How to make water more interesting to drink.
We all know that H2O is the number one choice for keeping us hydrated — but it sure can be boring to drink.
Wondering how we can keep both hydrated and interested, we hit up accrediting practising dietitian Milly Smith for her tips on making water more palatable.
Stick stuff in it
It might not have the potency of cordial, but Smith says the sky is the limit in terms of what you can put in water to give it some taste.
"Add some fresh or frozen fruit to your water," suggests Smith, who is a spokesperson for the Dietitian's Association of Australia.
"Things like berries, slices of orange or a squeeze of lime juice. They only add a subtle flavour but it can be enough flavour to encourage you to drink a bit more without getting bored."
Herbs and certain vegetables can also add a more savoury appeal.
"I quite like cold water with ice, mint leaves and sliced cucumber," Smith says.
The sky is the limit these days when it comes to tea flavours and Smith says that herbal teas are a great way of upping your fluids.
"Some of my favourites are peppermint, lemongrass and ginger and chamomile," she says.
"They are caffeine-free and add to your water intake throughout the day.”
Count your first couple of coffees
You might have heard that caffeinated drinks are dehydrating, but Smith says it comes down to quantity.
"We've found that around two cups of coffee or five cups of black tea won't act as a diuretic," she explains.
"If a drink has diuretic effect, it means that we lose a lot of the fluid in our urine so we're not getting the hydration from it. But in the quantities of two cups of coffee or five cups of tea, there is not that effect.”
Carbonate some interest
Whether you have a SodaStream or buy mineral water by the bottle, Smith says some bubbles can boost water appeal.
"If you go towards soft drinks, soda water can be a better option without added sugar or calories," she says.
"You can also flavour them with frozen or fresh fruits or vegetables.”
Milk extra taste
Whether you're a dairy, soy or nut milk drinker, they all count for hydration and may offer some extra nutrition as well.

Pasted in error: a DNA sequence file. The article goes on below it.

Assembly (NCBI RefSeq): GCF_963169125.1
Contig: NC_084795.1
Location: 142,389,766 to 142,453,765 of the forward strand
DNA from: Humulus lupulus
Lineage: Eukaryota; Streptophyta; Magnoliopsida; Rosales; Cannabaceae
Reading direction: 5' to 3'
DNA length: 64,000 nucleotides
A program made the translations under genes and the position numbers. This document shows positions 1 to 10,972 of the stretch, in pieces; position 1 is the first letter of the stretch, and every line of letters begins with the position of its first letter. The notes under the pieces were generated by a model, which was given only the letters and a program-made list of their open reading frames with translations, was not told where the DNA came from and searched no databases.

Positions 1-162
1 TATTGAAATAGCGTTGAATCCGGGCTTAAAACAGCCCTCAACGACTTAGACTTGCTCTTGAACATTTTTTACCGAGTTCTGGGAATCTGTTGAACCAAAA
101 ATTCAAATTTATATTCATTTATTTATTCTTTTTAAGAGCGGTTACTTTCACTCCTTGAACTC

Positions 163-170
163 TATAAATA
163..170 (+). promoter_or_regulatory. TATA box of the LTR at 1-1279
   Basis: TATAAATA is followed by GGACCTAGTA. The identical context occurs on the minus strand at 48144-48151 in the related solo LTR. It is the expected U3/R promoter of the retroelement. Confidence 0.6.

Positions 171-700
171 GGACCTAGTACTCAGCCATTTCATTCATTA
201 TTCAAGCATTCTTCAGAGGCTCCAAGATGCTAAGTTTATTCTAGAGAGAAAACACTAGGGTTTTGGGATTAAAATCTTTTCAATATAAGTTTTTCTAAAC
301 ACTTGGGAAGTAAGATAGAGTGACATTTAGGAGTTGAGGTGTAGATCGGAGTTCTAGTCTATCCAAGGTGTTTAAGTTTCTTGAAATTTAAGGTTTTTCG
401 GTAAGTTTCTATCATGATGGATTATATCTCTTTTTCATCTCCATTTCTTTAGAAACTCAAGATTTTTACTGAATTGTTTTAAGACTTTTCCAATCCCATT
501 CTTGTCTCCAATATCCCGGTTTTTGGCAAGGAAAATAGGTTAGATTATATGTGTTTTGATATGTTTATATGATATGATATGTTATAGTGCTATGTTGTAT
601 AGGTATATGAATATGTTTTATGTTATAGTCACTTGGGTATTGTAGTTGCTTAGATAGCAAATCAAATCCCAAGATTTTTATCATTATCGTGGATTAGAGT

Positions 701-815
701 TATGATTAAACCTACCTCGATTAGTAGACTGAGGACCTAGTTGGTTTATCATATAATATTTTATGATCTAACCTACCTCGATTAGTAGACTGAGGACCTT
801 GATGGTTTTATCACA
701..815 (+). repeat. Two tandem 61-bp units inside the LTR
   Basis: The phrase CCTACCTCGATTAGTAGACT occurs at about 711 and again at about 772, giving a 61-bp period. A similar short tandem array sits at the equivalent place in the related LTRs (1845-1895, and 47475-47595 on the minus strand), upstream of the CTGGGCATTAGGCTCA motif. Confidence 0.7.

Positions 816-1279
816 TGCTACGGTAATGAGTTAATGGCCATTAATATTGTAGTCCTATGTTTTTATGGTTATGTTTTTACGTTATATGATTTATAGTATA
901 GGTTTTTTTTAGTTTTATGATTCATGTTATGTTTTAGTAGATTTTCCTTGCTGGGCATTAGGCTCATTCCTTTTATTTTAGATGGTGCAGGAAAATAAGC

"Dairy and calcium-fortified soy milk contain other great nutrients like protein and calcium," Smith explains.
"And they count towards our water intake."
Nut milks can count as hydration, but Smith says they may not have the same protein or calcium count — so she suggests being wary of adding extra kilojoules without as much nutrition.
Use your sometimes foods
Drinks like diet soft drink and coconut water have more flavour and can count for hydration but Smith says you would only want to use them occasionally as treat options.
"Coconut water still has sugar in it so it can add up to a lot of extra calories in the day," she says.
"Similarly with fruit juice – we'd want to be limiting our intake because you're better off eating whole fruit that has fibre to give us fullness and help slow down the absorption of the sugars in fruit.”
Prep a pot of soup
If you make a delicious vegetable soup, the broth counts as hydration.
"Most store-bought varieties are quite high in salt so they are not something that we want to be consuming a large amount of," Smith says.
"But home-made soups can be hydrating and a good source of fluid as long as you don't add too much salt."
NOTE: I love to add Young Living vitality oils to my water they are not acidic like lemon rind and are gentler on your teeth. Remember, to stay away from plastic straws as Essential Oils will pull the toxins out of the plastic. Use a metal or glass straw, there are so many fun ones to chose from these days. My choice is kleen Kanteen metal straw with a silicone color end so it is gentle on the lips.